Study links sports, energy drinks with dental damage
May 2, 2012
by Jeff Gelski
CHICAGO — An increase in the consumption of sports and energy drinks, especially among adolescents, is causing irreversible damage to teeth, according to a study published in the May/June issue of General Dentistry, the peer-reviewed clinical journal of the Academy of General Dentistry. The study said the high acidity levels in the drinks erode tooth enamel, the glossy outer layer of the tooth.
“Young adults consume these drinks assuming that they will improve their sports performance and energy levels and that they are better for them than soda,” said Poonam Jain, lead author of the study and director of community and preventive dentistry at Southern Illinois University-Edwardsville. “Most of these patients are shocked to learn that these drinks are essentially bathing their teeth with acid.”
The American Beverage Association, Washington, responded to the study with the statement, “This study was not conducted on humans and in no way mirrors reality. The authors used slices of tooth enamel samples from extracted molars and then placed them in petri dishes of liquid for extended periods of time. People do not keep any kind of liquid in their mouths for 15-minute intervals over 5-day periods. Thus, the findings of this paper simply cannot be applied to real life situations.”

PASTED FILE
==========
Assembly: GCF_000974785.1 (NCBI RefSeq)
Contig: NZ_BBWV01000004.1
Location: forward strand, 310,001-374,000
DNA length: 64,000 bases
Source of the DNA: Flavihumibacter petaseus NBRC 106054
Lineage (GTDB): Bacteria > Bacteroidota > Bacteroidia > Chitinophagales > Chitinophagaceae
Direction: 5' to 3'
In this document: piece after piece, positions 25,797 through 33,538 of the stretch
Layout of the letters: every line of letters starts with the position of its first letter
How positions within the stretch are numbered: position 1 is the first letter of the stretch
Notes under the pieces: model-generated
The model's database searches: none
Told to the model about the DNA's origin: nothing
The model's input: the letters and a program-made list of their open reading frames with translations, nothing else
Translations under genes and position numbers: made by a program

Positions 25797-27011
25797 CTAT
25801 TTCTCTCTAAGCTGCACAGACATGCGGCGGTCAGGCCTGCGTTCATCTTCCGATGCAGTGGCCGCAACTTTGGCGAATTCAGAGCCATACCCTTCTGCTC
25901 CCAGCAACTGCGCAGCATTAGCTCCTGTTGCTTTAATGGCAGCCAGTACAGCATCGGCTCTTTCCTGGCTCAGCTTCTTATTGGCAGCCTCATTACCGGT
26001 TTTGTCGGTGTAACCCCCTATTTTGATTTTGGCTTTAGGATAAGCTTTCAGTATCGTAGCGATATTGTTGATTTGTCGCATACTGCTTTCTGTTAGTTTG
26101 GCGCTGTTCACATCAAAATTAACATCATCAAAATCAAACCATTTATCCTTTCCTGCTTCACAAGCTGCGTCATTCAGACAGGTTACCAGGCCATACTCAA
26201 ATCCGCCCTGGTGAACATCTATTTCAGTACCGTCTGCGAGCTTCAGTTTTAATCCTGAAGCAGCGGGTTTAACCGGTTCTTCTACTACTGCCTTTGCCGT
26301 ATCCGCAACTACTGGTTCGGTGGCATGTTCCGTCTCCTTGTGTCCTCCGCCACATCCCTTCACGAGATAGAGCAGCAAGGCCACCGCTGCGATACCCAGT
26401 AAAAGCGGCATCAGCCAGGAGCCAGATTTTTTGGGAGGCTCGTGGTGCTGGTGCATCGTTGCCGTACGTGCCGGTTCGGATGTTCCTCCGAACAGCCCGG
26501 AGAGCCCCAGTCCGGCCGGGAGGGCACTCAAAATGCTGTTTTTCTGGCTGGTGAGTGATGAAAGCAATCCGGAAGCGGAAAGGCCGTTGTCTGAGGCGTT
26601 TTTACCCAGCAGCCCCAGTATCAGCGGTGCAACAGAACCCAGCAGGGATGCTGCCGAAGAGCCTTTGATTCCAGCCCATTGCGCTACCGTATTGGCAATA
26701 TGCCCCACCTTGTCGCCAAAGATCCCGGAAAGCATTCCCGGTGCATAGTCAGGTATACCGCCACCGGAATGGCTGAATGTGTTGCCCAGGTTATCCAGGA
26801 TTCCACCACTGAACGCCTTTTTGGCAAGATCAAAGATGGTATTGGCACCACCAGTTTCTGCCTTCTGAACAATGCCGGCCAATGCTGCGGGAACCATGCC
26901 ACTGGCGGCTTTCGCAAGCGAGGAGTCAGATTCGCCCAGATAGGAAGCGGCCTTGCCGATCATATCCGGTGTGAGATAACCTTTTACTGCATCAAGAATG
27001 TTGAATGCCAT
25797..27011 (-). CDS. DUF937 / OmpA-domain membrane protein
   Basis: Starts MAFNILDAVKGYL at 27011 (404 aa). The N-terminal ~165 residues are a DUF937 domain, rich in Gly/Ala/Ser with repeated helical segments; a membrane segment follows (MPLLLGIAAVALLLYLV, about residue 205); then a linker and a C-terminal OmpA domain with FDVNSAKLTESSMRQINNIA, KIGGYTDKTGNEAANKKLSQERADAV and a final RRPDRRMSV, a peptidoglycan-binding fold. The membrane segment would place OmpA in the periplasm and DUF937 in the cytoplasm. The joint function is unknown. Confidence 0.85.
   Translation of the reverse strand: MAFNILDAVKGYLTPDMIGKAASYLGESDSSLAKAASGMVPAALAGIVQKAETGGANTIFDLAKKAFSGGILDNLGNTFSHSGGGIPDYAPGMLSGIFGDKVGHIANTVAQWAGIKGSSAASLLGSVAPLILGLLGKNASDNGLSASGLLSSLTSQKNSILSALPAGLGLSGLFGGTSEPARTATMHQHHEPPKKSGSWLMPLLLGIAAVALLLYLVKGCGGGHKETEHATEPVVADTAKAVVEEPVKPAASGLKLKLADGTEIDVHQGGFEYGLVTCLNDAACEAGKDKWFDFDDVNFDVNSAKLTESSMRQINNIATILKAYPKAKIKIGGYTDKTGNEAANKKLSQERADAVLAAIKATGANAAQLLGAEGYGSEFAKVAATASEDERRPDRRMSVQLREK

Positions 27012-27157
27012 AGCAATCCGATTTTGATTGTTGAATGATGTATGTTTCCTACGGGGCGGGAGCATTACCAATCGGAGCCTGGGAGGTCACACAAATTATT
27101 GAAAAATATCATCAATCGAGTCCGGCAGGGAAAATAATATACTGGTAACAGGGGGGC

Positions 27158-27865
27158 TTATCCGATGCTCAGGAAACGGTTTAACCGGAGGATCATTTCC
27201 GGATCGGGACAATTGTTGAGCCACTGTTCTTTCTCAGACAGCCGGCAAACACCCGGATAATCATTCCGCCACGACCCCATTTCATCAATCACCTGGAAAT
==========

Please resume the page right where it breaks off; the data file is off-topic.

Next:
The researchers examined the acidity levels in 13 sports drinks and 9 energy drinks. To test the effect of the acidity levels, the researchers immersed samples of human tooth enamel in each beverage for 15 minutes, followed by immersion in artificial saliva for 2 hours. The cycle was repeated four times a day for five days. The samples were stored in fresh artificial saliva at all other times.
The researchers found acidity levels may vary between brands of beverages and flavors of the same brand. They found damage to enamel was evident after five days of exposure to sports or energy drinks although energy drinks showed a significant greater potential to damage teeth than sports drinks.
For other criticisms of the study, the A.B.A. said the absence of saliva in an in vitro (petri dish) model sets up a false situation where decay is far more likely and that drinking four sports or energy drinks a day is not normal consumption.
The A.B.A. added sports drinks provide electrolytes and carbohydrates while energy drinks are not intended for children. A.B.A. member companies do not offer energy drinks for sale in K-12 schools.